The Marin Community Foundation will help oversee a philanthropic effort on multiple sclerosis research, according to Jansssen Research & Development, a New Jersey-based pharmaceutical subsidiary of Johnson & Johnson, which established the fund.
Janssen said it has committed $5.4 million that will go towards a new research sponsorship "to advance the formation of a first-of-its kind networked initiative aimed at uncovering the genetic and biological causes of MS."
Under the sponsorships, the Marin Community Foundation MS Project Fund will create an alliance of public and private research collaborators, according to Janssen, which will enable data sharing and integration of research. The alliance will work to expand and refine the knowledge of MS, while hoping to create new approaches for treatment of the disease.
“We are proud to welcome the MS Project Fund within the Foundation, and we look forward to its scientific success,” said Thomas Peters, Ph.D, chief executive officer of the foundation in Novato.
The foundation has a history of supporting neuroscience research and development, including the establishment of the Buck Institute for Research on Aging as a component of the research facility focused on aging and chronic diseases.
The latest effort to study MS is part of the Healthy Minds initiative started by Janssen in 2011.
“The commitment of new funds under our Healthy Minds program to this research effort in MS builds on the longstanding Janssen tradition of advancing neuroscience research and commitment to innovative collaboration,” said Husseini Manji, M.D., global therapeutic area head for neuroscience at Janssen.
Multiple Sclerosis is a chronic neurological disorder affecting more than 350,000 people in the United States and 2.5 million worldwide, according to Janssen.***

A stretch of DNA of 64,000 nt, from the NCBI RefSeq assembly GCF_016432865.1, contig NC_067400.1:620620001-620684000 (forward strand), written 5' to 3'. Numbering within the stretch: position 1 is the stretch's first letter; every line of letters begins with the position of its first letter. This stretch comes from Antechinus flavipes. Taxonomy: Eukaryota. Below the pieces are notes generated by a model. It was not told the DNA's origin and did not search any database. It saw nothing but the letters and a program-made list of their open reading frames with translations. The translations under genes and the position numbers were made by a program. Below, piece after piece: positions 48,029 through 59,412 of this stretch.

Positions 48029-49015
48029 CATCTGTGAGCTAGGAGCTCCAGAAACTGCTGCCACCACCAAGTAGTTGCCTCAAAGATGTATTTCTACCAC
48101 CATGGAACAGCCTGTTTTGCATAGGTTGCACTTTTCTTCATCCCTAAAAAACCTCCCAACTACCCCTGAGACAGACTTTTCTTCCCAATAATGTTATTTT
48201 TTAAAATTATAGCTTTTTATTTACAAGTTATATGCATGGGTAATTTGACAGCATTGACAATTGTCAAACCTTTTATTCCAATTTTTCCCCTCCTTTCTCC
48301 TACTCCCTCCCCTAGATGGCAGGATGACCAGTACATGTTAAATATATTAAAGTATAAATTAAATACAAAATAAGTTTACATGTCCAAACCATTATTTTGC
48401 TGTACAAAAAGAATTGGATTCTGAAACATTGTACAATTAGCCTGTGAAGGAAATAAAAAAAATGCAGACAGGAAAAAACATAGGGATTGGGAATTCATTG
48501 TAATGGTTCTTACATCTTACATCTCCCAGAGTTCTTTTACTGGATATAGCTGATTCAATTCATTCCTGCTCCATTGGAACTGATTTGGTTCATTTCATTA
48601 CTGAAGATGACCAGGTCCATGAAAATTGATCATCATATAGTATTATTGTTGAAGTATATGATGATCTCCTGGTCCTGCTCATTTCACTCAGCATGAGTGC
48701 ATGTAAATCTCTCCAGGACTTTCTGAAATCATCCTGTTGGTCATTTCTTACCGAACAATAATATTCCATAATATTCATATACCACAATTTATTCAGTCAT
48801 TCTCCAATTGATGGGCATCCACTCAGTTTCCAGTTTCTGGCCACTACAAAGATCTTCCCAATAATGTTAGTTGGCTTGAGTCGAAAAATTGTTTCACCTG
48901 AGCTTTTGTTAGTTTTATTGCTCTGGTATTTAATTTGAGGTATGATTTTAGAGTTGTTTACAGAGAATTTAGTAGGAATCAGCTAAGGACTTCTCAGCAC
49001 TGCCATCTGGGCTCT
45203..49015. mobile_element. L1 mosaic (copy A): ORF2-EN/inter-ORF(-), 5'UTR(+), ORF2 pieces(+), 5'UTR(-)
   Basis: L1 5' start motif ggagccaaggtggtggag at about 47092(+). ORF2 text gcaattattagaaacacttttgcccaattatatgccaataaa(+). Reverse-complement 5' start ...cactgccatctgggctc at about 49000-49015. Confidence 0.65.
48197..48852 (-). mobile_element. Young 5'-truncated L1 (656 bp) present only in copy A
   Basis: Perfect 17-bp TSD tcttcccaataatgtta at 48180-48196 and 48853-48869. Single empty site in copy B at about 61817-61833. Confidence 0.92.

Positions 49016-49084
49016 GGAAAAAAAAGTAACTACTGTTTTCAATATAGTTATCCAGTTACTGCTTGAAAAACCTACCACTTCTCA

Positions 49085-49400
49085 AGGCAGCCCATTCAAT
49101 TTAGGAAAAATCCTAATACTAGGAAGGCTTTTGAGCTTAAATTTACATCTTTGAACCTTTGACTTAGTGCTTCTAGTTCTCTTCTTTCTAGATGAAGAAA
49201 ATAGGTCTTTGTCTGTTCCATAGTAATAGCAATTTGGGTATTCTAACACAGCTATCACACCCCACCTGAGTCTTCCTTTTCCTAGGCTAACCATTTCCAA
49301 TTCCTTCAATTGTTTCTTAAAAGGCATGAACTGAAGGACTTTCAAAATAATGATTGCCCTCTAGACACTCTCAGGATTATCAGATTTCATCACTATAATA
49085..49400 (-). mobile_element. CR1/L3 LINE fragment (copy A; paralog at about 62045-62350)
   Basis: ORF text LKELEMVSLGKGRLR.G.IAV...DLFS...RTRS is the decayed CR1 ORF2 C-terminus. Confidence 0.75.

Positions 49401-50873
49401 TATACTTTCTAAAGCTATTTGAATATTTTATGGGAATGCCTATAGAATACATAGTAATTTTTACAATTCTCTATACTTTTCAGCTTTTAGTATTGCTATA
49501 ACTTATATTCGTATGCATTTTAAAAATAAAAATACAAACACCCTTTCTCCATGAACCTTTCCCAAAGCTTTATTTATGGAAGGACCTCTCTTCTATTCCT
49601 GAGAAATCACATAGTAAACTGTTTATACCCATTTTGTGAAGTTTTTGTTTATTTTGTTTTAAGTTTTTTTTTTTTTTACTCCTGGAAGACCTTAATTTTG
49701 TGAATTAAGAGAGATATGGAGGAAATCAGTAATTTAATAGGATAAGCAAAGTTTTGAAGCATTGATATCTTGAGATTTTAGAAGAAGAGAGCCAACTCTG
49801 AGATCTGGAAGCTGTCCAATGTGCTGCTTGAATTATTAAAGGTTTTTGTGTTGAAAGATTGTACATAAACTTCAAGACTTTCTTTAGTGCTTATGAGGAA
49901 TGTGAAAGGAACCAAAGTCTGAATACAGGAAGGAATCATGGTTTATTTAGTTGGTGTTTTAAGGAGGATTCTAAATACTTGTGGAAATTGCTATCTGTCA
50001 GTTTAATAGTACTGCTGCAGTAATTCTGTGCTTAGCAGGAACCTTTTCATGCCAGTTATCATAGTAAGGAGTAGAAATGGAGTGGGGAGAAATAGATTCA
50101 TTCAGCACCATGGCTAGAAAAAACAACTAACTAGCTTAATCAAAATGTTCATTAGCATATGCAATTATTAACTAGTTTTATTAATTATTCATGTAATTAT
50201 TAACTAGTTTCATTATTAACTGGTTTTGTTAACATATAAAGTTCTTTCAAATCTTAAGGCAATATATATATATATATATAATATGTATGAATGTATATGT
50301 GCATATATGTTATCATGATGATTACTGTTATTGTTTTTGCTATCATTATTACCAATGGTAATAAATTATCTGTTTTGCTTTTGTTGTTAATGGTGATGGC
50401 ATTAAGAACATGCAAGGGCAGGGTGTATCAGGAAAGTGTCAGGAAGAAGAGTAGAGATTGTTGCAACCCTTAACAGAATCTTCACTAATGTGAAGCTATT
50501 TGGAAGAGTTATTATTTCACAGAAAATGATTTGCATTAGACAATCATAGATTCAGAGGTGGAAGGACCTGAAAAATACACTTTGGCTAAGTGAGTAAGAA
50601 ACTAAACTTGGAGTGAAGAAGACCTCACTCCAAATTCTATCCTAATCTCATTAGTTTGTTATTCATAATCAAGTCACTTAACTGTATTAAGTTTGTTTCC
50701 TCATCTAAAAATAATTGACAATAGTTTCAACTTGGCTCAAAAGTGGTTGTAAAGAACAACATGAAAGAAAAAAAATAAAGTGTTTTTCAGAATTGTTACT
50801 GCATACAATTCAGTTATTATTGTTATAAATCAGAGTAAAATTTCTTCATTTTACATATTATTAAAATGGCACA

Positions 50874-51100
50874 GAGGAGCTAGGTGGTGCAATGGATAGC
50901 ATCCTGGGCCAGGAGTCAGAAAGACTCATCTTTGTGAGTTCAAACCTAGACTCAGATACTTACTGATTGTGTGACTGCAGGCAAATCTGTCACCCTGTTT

[caption id="attachment_58144" align="alignright" width="200" caption="Dr. Michael Caccavale"][/caption]
Dr. Michael Caccavale, an interventional radiologist, has joined Redwood Regional Medical Group in Santa Rosa. He graduated from the University of Arizona with a BS in physiology and public health. He completed his medical degree there, as well. He completed his residency in radiology at the Mayo Graduate School of Medical Education in Rochester, Minn., followed by a fellowship in vascular and interventional imaging, also at the Mayo School.
He joins the interventional radiology team of Dr. Gary Shaw and Dr. Ray Conway III at Redwood. Regional.
The medical group, a privately owned physician organization, has six medical campuses with 41 physicians and more than 300 care providers. The multispecialty practice, serves more than 500 patients daily in Sonoma, Napa, Marin, Mendocino and Lake counties.***
Sutter Medical Foundation announced that board-certified urologist Dr. Kadee Thompson has joined the foundation in Vacaville.
In Solano County, Dr. Thompson is one of only three female urologists; the other two practice exclusively with Kaiser Permanente in Vallejo, according to the Sutter foundation. Before she arrived at the foundation in Vacaville, non-Kaiser patients would have to travel to Sacramento or Walnut Creek to find a female urologist, according to the foundation.
Dr. Thompson recently separated from the U.S. Air Force, where she held the rank of major and served as chief of urology at David Grant Medical Center on Travis Air Force Base. She has also worked through special assignment with the Sacramento VA Medical Center at Mather.***
The Northern California Center for Well-Being said it will offer technical assistance for implementation of Sonoma County’s new smoking ordinance, which will prohibit smoking in multi-unit residences in unincorporated areas of the county.